Homemade Yogurt All Summer Long
Returning from Sicily to Philadelphia’s simmering pot of hot weather has thrown me into a jag of yogurt making. Thanks to Cheryl Sternman Rule’s recent book, Yogurt Culture, I’ve made batch after perfect batch — a feat, since I have tried yogurt recipes in the past with mixed results. Cheryl’s instructions are exacting. And her recipe (below) works well for whole milk or 2%. I like to start a batch in the morning, and by mid-afternoon it’s ready to slide into the fridge, good for a snack at sundown.
My Swiss grandmother used to greet us with a large blue salad bowl full of homemade yogurt when we visited her home in Cleveland, back when I was a kid. She’d set it out on her kitchen table (always covered in a thick plastic tablecloth to preserve the wood finish) along with homemade preserves and muesli, and we’d dish ourselves big helpings of yogurt and toppings. So cool, so refreshing after the long drive across the Midwest.
Later, as an exchange student in Munich, my host family liked to gather around their kitchen table on weekend afternoons for a quarkspeise — a dairy-centric ritual involving a buffet of berries, preserves, honey, muesli, and quark or yogurt.
As you can see, my yogurt affiliations run deep.
How I love pattering into my own kitchen now, knowing there is a big blue salad bowl full of homemade yogurt. Out comes the jam, the berries, the buckwheat honey and granola.
And I’ve been playing with other uses, thanks to Yogurt Culture. For a recent stoop party, I made Cheryl’s recipe for Cold Yogurt Soup with Cucumber, Herbs, and Rose Petals (page 144). Before that, I fell hard for Pomegranate Doogh (page 138), a yogurt soda that I maybe spiked with a little Creme de Cassis?
This week, Cheryl has a story in the food section of The Washington Post for yogurt cocktails — full disclosure: she included a yogurt cocktail from my recent book with André Darlington, The New Cocktail Hour.
We’ve bonded, you see, Cheryl and I. Over dairy. It happens, as you well know. When Cheryl and I spoke by phone recently — after discovering each other on Instagram (look for @sternmanrule)– she confessed that since she had written a yogurt book, it had taken over her life. She launched a website, called Team Yogurt, and now all she wants to do is profess the magic of probiotic dairy to everyone she meets.
I told her I understood completely.
This recipe is lightly adapted from Yogurt Culture: A Global Look at How to Make, Bake, Sip, and Chill the World’s Creamiest, Healthiest Food, by Cheryl Sternman Rule. Cheryl’s recipe makes a half-gallon of yogurt, but I prefer to make a smaller batch for our two-person household. Check out her book for loads more information on yogurt-making, including how to make Greek-style yogurt and Labneh (yogurt cheese).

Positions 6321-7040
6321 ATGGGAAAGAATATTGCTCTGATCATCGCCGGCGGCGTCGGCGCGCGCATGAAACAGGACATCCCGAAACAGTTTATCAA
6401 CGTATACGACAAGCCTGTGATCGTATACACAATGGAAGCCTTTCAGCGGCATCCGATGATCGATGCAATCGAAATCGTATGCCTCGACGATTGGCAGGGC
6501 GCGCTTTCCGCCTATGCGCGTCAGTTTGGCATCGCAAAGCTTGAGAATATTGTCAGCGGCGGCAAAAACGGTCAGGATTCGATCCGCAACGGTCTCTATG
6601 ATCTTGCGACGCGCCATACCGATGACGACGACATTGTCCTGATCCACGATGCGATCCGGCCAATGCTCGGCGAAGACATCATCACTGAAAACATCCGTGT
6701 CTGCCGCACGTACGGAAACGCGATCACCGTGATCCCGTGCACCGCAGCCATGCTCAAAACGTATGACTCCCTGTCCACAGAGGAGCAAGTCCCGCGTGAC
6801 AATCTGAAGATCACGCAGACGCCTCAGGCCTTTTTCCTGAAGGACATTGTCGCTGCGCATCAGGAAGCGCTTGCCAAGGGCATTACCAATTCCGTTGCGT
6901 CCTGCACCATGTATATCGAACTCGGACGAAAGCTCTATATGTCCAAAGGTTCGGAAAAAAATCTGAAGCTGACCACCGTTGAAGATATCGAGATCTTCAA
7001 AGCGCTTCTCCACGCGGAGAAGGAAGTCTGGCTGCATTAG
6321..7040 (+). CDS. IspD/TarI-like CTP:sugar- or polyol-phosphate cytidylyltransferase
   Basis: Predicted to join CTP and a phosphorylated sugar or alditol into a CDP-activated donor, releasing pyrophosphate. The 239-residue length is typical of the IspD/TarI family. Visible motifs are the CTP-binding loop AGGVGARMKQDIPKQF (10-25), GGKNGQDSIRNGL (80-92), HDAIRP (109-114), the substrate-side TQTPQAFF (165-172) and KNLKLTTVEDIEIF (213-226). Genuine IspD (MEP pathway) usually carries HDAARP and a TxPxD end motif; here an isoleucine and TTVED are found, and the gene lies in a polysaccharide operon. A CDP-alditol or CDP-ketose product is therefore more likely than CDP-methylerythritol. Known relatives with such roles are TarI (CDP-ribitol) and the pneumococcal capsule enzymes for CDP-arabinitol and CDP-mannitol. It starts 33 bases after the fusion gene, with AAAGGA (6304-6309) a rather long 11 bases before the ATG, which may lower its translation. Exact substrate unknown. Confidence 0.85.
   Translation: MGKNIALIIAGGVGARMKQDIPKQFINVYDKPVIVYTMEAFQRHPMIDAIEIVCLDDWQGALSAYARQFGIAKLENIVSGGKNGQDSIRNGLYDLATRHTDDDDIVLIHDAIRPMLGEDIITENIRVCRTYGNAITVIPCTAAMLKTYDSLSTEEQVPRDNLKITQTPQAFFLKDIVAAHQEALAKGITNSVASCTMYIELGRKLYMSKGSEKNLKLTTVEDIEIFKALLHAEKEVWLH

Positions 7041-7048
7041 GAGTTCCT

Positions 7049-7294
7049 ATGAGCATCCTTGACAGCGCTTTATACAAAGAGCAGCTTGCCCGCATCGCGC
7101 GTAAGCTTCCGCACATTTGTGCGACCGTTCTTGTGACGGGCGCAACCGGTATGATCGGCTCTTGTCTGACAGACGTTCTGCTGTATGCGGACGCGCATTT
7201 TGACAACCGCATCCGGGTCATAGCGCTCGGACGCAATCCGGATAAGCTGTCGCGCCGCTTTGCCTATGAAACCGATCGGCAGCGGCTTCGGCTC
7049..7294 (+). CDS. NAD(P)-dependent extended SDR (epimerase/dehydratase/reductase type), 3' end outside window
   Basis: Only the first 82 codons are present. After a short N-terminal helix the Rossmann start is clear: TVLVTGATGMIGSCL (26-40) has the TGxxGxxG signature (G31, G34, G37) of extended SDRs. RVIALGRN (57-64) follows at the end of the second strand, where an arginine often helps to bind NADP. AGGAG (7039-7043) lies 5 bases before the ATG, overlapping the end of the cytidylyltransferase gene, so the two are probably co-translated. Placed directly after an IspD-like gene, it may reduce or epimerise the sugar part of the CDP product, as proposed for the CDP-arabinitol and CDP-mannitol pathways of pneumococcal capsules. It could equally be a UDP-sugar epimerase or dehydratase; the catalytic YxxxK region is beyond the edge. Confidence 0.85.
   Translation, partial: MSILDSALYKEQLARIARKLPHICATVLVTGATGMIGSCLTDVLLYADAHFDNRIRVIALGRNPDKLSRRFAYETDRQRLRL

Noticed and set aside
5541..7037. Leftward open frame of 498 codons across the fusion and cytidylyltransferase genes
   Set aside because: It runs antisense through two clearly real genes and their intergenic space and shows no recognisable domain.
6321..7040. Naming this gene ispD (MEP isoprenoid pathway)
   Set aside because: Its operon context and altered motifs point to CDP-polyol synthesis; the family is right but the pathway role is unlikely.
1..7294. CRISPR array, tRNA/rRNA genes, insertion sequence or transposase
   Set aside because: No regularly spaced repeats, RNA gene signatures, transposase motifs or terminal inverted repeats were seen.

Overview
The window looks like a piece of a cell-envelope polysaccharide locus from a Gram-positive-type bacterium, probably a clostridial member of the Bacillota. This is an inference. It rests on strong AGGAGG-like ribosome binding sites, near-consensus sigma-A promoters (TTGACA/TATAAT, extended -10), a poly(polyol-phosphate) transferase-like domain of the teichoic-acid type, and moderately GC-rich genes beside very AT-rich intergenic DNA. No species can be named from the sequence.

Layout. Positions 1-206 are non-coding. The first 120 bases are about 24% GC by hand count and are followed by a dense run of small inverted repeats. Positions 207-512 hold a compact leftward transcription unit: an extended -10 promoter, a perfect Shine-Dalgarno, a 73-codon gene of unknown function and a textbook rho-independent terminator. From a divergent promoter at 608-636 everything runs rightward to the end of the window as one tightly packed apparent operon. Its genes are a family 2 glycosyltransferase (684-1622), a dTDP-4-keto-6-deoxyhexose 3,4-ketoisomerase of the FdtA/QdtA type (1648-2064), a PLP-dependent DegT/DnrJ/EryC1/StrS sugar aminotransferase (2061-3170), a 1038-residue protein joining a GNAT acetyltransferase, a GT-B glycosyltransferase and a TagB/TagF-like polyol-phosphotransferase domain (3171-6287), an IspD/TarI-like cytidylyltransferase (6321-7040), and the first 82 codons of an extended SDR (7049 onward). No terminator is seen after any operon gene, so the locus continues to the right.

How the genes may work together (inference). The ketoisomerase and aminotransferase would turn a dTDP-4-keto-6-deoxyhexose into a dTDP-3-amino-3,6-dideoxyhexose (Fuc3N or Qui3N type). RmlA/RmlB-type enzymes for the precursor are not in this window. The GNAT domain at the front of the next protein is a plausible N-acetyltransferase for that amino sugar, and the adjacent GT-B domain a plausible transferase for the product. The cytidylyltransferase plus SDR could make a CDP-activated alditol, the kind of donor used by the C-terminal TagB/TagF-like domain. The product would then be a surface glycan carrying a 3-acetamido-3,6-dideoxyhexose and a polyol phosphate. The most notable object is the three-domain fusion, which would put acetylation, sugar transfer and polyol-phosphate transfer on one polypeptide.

- 4 cups milk (whole milk or 2%)
- 1 tablespoon yogurt (the starter)
Step 1: Heat the Milk to 180 degrees F. Rub an ice cube around the inside of a stainless steel pot or saucepan to prevent the milk from sticking to it as it heats. Then affix your candy thermometer to the side of the pot and add the milk. Warm the milk slowly over medium-high heat. This may take up to 20 minutes, so be patient and do some dishes as you wait. When the temperature reaches 180, turn the heat way down but maintain the temperature for 5 minutes (this will create naturally thicker yogurt). Remove the pot from the heat and remove any skin that has formed on top of the milk.
Step 2: Cool the milk to 115 degrees F. Pour the hot milk into a large bowl (I use a big ceramic salad bowl) and let the milk cool, stirring occasionally, until it reaches 115 degrees. This will take another 20 to 30 minutes.
Step 3: Add the starter culture. When the milk has reached 115 degrees, ladle about a cup of it into a mug and whisk a tablespoon of the yogurt starter into it. (This is called tempering.) Then, pour the tempered yogurt back into the large bowl of milk and cover it with a plate.
Step 4: Incubate. Your innocculated milk needs to be kept warm (between 100 and 112 degrees). Find a warm spot in your house, or use the “proofing” setting on your oven — which is what I do. Let the yogurt rest undisturbed for 6 to 12 hours. (I check it at hour six, and if it has set, I put it into the refrigerator. It should wobble a little. If it needs more time, wait another two hours and check it again.)